In another post in the same thread, Ward noted that “contests really open up a band — maybe we need to study the effects of them on the F layer :-).”

That would indeed be an interesting project. It’s been said for years that the CQWW makes its own propagation, and it really would be fascinating to scientifically study whether having all that RF launched into the ionosphere at one time from so many places produces sufficient energy to increase ionization in the F-layer and actually improve band conditions. Perhaps a future project for HamSci?

My guess, though, is that despite the “common wisdom” and tales of the “contest effect,” there continue to be regular DX openings on 10 and 15 meters, even during sunspot minima. They may be shorter, in terms of time and distance, than those during “better” portions of the cycle, but they’re still there. They often aren’t noticed, though, either because the DXers have moved to other bands (or the internet) or are just listening and no one is calling CQ. WSPR and the Remote Beacon Network could provide some very interesting data here, but again, somebody needs to be transmitting, and keeping track of what’s happening in between contest weekends.

During a major DX contest, stations are transmitting, even on bands that others have given up for dead. And when those openings occur, their signals suddenly start popping up on receivers thousands of miles away. Spots follow, and hundreds of hams descend to work the opening for its duration. As we’ve said here many times before in discussing clubs, activity breeds activity. It works the same on the air as off.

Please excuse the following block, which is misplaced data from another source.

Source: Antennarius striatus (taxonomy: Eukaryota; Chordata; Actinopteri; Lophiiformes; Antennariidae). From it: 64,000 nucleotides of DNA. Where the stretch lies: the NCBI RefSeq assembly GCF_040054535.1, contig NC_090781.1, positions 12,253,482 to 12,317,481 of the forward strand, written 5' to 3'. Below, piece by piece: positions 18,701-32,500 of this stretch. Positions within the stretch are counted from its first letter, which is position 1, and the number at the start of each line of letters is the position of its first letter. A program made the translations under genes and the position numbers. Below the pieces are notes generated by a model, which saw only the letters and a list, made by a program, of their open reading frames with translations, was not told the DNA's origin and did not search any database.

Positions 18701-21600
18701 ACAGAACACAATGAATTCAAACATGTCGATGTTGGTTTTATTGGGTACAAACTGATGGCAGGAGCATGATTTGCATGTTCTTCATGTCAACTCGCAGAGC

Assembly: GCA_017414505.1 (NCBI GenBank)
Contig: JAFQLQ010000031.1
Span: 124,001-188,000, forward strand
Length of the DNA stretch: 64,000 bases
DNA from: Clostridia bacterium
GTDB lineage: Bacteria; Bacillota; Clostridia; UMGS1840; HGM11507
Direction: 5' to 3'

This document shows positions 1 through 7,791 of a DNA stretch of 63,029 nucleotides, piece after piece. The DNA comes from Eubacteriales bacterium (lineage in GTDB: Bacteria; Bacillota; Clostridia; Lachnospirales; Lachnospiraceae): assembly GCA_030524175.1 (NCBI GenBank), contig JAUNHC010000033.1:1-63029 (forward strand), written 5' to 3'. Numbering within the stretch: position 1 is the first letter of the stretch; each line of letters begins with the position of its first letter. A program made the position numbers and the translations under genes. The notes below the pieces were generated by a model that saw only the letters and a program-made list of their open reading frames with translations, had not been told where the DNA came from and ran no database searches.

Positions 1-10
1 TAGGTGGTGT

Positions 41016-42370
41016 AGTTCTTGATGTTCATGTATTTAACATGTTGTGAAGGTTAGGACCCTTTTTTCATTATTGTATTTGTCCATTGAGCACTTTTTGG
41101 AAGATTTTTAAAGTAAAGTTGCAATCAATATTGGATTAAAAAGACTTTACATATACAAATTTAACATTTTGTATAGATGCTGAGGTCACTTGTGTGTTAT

When a band “wakes up” in the morning to a 3,500-mile opening, it isn’t a dead band, with or without sunspots. So don’t listen to what self-appointed experts may be telling you. Listen to the radio instead. And transmit! Call CQ. You might be very pleasantly surprised.

In This Issue…

This is our annual Technology Special, and two subjects seem to keep popping up everywhere … the FT8 digital mode, which is keeping the bands busy in between contests during this solar minimum; and microcontroller-based projects, built around such platforms as Arduino (think μBITX) and Raspberry Pi. The integration of these low-cost, highly flexible, computing platforms into our radios and accessories is a major part of where amateur radio technology is heading. Even if digital modes and tiny computers aren’t your “thing,” you owe it to yourself to at least learn about them and become familiar with what they do and how they do it. Same goes for software-defined radio (SDR), on which this issue includes a great primer. It’s part of our responsibility as amateurs to keep up on advances in radio technology. CQ, of course, is there to help with topical articles and practical projects, not to mention authoritative information on propagation and space weather.

Happy Holidays

As we wrap up CQ’s 74th year of continuous publication, we wish you all a very happy holiday season, as well as a great new year in 2019.

– 73, Rich, W2VU